Another day, another media company hacked. This time it’s NBC which has fallen to victim hackers on the heels of compromises of the New York Times and Wall Street Journal websites. Various experts have confirmed that NBC’s website is compromised and leading visitors to the dangerous Citadel banking Trojan. The site is reportedly hosting an iframe that is redirecting visitors to sites hosting the RedKit Exploit Kit which is serving up the Citadel malware.

The HitmanPro blog said there were two malicious links on the NBC site connecting to the exploits, one on the home page and another on an internal page. The links serve Java and PDF exploits that drop Citadel; the Java exploit is the same sandbox bypass vulnerability patched in Java 7u11.

The site remained infected as of 3:30 p.m. ET as attackers were rotating out the iframes regularly, each pointing to a number of attack pages, including a site with a Russian name that translates to my-new-sploit [dot]com.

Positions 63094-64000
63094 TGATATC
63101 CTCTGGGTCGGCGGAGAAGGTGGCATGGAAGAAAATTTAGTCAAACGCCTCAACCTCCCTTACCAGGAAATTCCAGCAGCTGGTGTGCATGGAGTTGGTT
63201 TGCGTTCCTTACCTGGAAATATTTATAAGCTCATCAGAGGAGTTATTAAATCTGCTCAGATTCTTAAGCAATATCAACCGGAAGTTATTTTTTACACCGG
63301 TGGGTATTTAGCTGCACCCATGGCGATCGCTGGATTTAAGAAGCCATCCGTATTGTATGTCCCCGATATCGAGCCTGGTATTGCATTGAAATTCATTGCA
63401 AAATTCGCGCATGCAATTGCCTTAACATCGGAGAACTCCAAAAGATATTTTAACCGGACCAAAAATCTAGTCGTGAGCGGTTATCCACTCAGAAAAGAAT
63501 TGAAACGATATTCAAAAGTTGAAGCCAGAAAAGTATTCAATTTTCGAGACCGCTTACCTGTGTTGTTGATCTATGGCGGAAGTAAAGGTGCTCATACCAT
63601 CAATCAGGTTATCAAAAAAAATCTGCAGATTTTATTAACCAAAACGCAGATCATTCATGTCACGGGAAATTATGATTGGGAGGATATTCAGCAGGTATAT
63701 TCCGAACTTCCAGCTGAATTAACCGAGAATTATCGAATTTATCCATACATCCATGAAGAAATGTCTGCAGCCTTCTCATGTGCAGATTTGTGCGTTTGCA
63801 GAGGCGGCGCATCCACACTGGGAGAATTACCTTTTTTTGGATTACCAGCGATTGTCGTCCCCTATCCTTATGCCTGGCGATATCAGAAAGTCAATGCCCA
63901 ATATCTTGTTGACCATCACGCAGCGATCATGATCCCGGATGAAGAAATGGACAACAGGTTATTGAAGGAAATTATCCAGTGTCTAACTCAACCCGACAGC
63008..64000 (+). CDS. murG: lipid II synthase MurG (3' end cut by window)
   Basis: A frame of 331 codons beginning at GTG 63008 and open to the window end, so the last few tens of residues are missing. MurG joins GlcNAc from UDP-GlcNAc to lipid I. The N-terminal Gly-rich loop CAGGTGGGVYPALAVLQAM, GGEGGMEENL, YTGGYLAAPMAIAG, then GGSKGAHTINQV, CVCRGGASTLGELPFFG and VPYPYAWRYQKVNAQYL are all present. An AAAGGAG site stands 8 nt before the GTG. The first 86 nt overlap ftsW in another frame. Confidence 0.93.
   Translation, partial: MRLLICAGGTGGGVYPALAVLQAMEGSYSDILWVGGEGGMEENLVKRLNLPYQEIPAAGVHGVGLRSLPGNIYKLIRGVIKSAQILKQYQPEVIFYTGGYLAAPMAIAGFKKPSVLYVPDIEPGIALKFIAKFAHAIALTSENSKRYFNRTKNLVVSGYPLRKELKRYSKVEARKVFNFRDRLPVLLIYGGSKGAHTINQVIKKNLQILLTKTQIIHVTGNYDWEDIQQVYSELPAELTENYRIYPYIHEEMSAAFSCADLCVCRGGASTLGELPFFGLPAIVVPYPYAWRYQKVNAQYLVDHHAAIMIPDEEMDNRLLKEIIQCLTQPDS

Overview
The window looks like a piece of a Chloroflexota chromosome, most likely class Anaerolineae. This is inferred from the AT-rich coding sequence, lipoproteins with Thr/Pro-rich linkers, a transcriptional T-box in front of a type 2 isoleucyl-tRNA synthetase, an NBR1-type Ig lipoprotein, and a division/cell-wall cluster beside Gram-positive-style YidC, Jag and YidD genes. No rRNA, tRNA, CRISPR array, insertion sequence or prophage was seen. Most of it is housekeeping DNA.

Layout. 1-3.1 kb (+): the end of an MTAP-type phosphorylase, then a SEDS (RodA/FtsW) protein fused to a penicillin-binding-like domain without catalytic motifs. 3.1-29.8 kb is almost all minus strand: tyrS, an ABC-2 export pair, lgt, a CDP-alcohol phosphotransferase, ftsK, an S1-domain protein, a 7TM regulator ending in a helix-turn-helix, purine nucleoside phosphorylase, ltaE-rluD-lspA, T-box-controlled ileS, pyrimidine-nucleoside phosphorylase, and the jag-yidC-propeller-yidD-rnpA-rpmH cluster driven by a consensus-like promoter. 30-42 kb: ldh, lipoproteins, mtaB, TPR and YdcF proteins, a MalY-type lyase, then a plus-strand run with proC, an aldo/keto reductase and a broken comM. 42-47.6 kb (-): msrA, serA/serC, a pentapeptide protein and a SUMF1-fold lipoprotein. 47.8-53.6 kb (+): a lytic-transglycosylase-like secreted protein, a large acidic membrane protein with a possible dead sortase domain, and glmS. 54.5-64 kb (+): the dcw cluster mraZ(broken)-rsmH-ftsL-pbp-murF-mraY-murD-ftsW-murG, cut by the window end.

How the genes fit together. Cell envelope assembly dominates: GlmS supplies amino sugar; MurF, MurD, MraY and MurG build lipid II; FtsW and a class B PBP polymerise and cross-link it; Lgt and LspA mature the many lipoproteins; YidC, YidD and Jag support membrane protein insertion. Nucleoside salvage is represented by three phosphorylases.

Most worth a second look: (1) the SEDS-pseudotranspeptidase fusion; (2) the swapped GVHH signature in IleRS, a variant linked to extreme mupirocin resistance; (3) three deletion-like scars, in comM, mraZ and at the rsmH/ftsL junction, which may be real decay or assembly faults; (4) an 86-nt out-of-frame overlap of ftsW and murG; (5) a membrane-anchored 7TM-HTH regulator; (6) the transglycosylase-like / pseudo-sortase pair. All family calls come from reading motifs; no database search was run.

Researchers at Kaspersky Lab confirmed the redirections are leading victims to Citadel and Zeus (Trojan-Spy.Win32.Zbot.jfgj). Citadel is a version of Zeus and is used primarily for banking fraud. Experts say it is sold only in the Russian underground and only to certain customers in order to keep support costs down and reduce the risk of infiltration by law enforcement.

Independent security consultant Dancho Danchev tied the NBC attacks to a recent spam campaign targeting Facebook and Verizon. Danchev said cybercriminals were trying to impersonate Facebook and trick users into thinking their accounts had been shut down. Malicious links used in the spam messages pointed to sites hosting exploits served by the Black Hole Exploit Kit.

Danchev said one of the domains used in the NBC attack matches one used in the Facebook spam campaign, while an email address used to register another domain in the NBC attack matches one similarly used in a campaign against Verizon.

“Someone’s multitasking,” Danchev said. “That’s for sure.”

NBC image via  Xurble‘s Flickr phtoostream, Creative Commons

Categories: Hacks